Bell Atl. Corp. v. Twombly, 550 U.S. 544, 570
(2007)). A plaintiff must assert “more than labels and
conclusions, and a formulaic recitation of the elements of a
cause of action will not” suffice. Twombly,
550 U.S. at 555. Section 1915 also “accords judges not
only the authority to dismiss a claim based on an
indisputably meritless legal theory, but also the unusual
power to pierce the veil of the complaint's factual
allegations and dismiss those claims whose factual
contentions are clearly baseless.” Bilal, 251
F.3d at 1349 (quoting Neitzke v. Williams, 490 U.S.
319, 327 (1989)).
analysis, the Court will abide by the long-standing principle
that the pleadings of unrepresented parties are held to a
less stringent standard than those drafted by attorneys and,
therefore, must be liberally construed. Haines v.
Kerner, 404 U.S. 519, 520 (1972); Boxer X v.
Harris, 437 F.3d 1107, 1110 (11th Cir. 2006)
(“Pro se pleadings are held to a less
stringent standard than pleadings drafted by attorneys . . .
.” (quoting Hughes v. Lott, 350 F.3d 1157,
1160 (11th Cir. 2003))). However, Plaintiff's
unrepresented status will not excuse mistakes regarding
procedural rules. McNeil v. United States, 508 U.S.
106, 113 (1993) (“We have never suggested that
procedural rules in ordinary civil litigation should be
interpreted so as to excuse mistakes by those who proceed
Plaintiff's Motion to Amend
October 25, 2018, Plaintiff filed a Motion asking the Court
to grant him leave to amend his Complaint. Doc. 9. “A
plaintiff has a right to amend a complaint once as a matter
of course so long as no responsive pleading has been
filed.” Toenniges v. Georgia Dep't of
Corr., 502 Fed.Appx. 888, 889 (11th Cir. 2012).
“[P]arties may be added or dropped when an amendment is
made to a complaint as a matter of course.”
McLellan v. Miss. Power & Light Co., 526 F.2d
870 (5th Cir. 1976), modified on other grounds, 545
F.2d 919 (5th Cir. 1977); Henry v. Youngstown
Buick/Pont/GMAC Truck Co., No. 1:11-cv-3464, 2012 WL
13009227, at *1 (N.D.Ga. May 30, 2012); Pretty Punch
Shoppettes, Inc. v. Creative Wonders, Inc., 750 F.Supp.
487, 493 (M.D. Fla. 1990). While a represented party
“waives his right to amend his complaint as a matter of
course when . . . counsel files an unnecessary motion for
leave to amend, ” a pro se litigant retains the right
to amend without court permission even when leave of court is
improperly requested. Hoke v. Lyle, 716 Fed.Appx.
930, 931 (11th Cir. 2018); Toenniges, 502 Fed.Appx.
at 889; Dollar v. Coweta Cty. Sheriff Office, 446
Fed.Appx. 248, 249 n.1 (11th Cir. 2011); Brown v.
Johnson, 387 F.3d 1344, 1348-49 (11th Cir. 2004). Thus,
because Plaintiff's Complaint has “not yet been
served” on any Defendant and no Defendant has filed a
responsive pleading, Plaintiff may amend his Complaint once
as a matter of course without requesting permission from the
Court. Toenniges, 502 Fed.Appx. at 890; Oliver
v. Fuhrman, 695 Fed.Appx. 436, 439 (11th Cir. 2017);
see also Fed.R.Civ.P. 15(a)(1).
Motion, Plaintiff requests leave of court to “file an
Amended Complaint adding some parties and correcting the
spelling of a Defendant.” Doc. 9 at 1. In his
Motion, Plaintiff writes that he filed his Complaint against
one Defendant-“Defendant Carver”-but that he has
since learned that the correct spelling of that
Defendant's name is Defendant Tarver. Id. at 1.
Plaintiff also asks to add two additional Defendants: Gregory
Dozier, the former Commissioner of the Georgia Department of
Corrections; and Officer Meriwhether, a Department of
Corrections' employee at Autry State Prison in Pelham,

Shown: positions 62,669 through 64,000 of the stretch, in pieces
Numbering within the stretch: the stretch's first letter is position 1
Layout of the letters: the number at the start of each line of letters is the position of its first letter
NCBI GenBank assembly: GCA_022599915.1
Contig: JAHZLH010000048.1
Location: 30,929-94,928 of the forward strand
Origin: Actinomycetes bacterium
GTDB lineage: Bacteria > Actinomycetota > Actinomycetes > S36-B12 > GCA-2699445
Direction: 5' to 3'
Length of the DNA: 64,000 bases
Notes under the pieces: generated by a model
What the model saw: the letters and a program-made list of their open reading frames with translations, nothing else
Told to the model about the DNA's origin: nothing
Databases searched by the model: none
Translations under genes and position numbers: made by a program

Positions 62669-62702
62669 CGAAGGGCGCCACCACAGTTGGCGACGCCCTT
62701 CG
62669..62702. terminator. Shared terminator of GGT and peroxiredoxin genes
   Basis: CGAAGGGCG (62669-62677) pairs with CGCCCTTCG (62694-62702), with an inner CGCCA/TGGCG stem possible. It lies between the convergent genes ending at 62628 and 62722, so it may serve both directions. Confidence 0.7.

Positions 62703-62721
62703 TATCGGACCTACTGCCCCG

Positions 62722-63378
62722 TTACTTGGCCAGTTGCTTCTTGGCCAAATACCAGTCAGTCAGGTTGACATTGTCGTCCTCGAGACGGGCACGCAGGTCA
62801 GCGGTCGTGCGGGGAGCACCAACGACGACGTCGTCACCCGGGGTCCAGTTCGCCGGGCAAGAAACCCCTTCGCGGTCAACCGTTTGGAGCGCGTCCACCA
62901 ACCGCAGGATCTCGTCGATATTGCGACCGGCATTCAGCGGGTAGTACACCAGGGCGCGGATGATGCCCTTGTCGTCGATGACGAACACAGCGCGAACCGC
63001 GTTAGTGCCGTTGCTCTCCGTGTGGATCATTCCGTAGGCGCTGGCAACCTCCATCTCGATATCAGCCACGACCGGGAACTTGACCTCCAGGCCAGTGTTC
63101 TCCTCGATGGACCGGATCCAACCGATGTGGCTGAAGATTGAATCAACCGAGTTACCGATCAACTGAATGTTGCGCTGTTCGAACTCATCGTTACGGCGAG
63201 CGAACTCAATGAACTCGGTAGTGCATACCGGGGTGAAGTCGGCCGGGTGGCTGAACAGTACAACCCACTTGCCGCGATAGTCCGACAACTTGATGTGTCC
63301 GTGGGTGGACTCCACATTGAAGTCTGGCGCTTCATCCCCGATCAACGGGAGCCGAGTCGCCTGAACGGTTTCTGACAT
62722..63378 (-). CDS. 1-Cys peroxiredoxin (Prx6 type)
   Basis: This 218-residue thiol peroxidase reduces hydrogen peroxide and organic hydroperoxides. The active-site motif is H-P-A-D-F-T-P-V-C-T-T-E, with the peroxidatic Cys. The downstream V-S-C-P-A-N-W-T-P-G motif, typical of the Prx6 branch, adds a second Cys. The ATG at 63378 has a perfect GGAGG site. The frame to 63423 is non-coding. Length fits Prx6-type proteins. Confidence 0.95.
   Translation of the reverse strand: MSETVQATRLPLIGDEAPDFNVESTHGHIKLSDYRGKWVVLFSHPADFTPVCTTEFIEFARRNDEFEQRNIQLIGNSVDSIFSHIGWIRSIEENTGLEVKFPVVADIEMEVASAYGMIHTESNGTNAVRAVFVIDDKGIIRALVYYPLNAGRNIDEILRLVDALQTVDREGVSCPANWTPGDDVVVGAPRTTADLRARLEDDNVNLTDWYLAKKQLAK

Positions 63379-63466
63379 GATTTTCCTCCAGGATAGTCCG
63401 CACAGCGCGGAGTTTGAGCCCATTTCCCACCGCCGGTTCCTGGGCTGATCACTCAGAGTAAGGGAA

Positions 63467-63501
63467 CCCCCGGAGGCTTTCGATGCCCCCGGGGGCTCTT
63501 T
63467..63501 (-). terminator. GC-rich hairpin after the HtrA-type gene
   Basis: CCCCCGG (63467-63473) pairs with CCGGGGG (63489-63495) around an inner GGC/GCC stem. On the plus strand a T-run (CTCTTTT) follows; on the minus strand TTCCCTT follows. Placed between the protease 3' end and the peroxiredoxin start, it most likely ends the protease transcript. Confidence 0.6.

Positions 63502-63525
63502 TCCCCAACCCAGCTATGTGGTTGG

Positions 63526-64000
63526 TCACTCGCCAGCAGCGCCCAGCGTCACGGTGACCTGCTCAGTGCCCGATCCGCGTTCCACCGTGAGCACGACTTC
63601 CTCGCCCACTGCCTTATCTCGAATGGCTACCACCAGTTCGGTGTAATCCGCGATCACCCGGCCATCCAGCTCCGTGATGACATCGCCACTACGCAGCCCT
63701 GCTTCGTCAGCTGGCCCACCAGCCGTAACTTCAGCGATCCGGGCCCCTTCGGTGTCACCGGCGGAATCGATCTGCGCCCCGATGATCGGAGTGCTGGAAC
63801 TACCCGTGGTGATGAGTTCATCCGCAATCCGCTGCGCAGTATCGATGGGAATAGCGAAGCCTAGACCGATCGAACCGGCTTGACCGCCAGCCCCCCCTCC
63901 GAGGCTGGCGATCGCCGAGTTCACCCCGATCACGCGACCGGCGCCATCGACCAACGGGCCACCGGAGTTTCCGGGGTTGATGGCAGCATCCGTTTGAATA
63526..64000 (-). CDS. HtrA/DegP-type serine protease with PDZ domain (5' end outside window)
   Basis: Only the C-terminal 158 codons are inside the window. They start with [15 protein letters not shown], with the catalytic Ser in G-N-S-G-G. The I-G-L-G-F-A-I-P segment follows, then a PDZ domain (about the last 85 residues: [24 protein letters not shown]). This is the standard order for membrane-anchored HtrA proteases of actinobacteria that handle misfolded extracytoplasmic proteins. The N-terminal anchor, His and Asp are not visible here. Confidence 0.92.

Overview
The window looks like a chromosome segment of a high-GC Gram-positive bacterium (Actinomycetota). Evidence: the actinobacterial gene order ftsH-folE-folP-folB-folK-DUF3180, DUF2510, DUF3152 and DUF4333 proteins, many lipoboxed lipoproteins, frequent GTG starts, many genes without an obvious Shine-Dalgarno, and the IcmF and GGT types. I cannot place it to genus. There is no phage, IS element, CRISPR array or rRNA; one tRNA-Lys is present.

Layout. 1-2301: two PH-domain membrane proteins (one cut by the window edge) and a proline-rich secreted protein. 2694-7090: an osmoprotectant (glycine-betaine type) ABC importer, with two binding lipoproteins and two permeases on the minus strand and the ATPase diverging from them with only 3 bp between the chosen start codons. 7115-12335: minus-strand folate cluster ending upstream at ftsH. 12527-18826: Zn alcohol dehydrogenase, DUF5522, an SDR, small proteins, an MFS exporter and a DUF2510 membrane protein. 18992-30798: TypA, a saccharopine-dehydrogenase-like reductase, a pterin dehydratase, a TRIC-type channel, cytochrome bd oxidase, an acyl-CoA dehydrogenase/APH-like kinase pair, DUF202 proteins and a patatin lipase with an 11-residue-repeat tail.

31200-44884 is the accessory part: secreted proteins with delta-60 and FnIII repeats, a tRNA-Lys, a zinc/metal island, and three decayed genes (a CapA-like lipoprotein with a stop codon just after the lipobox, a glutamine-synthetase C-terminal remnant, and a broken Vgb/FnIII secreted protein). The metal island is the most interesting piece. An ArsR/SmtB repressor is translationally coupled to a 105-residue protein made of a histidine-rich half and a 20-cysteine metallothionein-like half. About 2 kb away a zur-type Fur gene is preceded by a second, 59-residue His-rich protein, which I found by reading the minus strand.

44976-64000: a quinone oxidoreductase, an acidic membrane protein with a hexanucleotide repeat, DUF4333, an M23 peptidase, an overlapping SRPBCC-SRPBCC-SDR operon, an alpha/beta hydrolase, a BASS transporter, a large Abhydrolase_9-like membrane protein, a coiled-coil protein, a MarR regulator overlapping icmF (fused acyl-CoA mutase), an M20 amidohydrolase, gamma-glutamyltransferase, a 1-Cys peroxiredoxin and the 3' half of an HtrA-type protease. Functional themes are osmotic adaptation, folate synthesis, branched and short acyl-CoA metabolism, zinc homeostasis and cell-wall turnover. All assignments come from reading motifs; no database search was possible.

Georgia. Id. at 2. In consideration of these facts,
the Court GRANTS Plaintiff leave to amend.
state a claim against a defendant, a plaintiff must provide
“a short and plain statement of the claim showing that
[he] is entitled to relief.” Fed.R.Civ.P. 8(a)(2).
While Rule 8 “does not require ‘detailed factual
allegations, '” to successfully state a claim, a
complaint must bring “more than an unadorned,
Iqbal, 556 U.S. at 678 (quoting Twombly,
550 U.S. at 555). Moreover, the complaint must do more than
simply allege facts-it must show that each named defendant
was involved in at least one of the purported violations
asserted as claims. See id. at 678 (noting that
complaints must allege enough facts to show “more than
a sheer possibility that a defendant has acted
unlawfully”); Oliver v. Conner, No.
5:11-cv-72, 2011 WL 3878351, at *1 (S.D. Ga. Aug. 2, 2011)
(recommending dismissal when “[p]laintiff ma[d]e no
factual allegations in his Complaint against the named
Plaintiff adds Officer Meriwhether, an employee at Autry
State Prison, as a Defendant. Doc. 9. However,
Plaintiff's Complaint relates to actions which occurred
at Georgia State Prison. Doc. 1. Nowhere in Plaintiff's
pleadings does he assert any action or inaction performed by
Defendant Meriwhether. Thus, Plaintiff fails to state a claim
against Defendant Meriwhether. Consequentially, I
RECOMMEND the Court DISMISS
Defendant Meriwhether as a named Defendant in this action.
asserts claims against Defendant Dozier, the former
Commissioner of the Georgia Department of Corrections. In
§ 1983 actions, liability must be based on something
more than a defendant's supervisory position or a theory
of respondeat superior. Bryant v. Jones, 575 F.3d
1281, 1299 (11th Cir. 2009); Braddy v. Fla. Dep't of
Labor & Emp't Sec., 133 F.3d 797, 801 (11th Cir.
1998). A supervisor may be liable only through personal
participation in the alleged constitutional violation or when
there is a causal connection between the supervisor's
conduct and the alleged violations. Braddy, 133 F.2d
at 802. In the Eleventh Circuit:
[t]o state a claim against a supervisory defendant, the
plaintiff must allege (1) the supervisor's personal
involvement in the violation of his constitutional rights,
(2) the existence of a custom or policy that resulted in
deliberate indifference to the plaintiff's constitutional
rights, (3) facts supporting an inference that the supervisor
directed the unlawful action or knowingly failed to prevent
it, or (4) a history of widespread abuse that put the
supervisor on notice of an alleged deprivation that he then
failed to correct.
Barr v. Gee, 437 Fed.Appx. 865, 875 (11th Cir. 2011)
(citing West v. Tillman, 496 F.3d 1321, 1328 (11th
has failed to allege any facts supporting a § 1983 claim
against Defendant Dozier. Plaintiff alleges he had several
informal conversations with Defendant Tarver's
supervisors about Defendant Tarver's alleged harassment
of Plaintiff, but does not allege that he brought these
concerns to Defendant Dozier's attention. Doc. 1 at 5.
Plaintiff does not claim that he spoke with Defendant Dozier
personally, and he does not allege any facts showing that
Defendant Dozier had personal knowledge of Defendant
Tarver's alleged harassment or that Dozier directed or
knowingly failed to prevent it. Id. Finally, nothing
in Plaintiff's Complaint supports a finding that a custom
or policy caused the rights violations of which he complains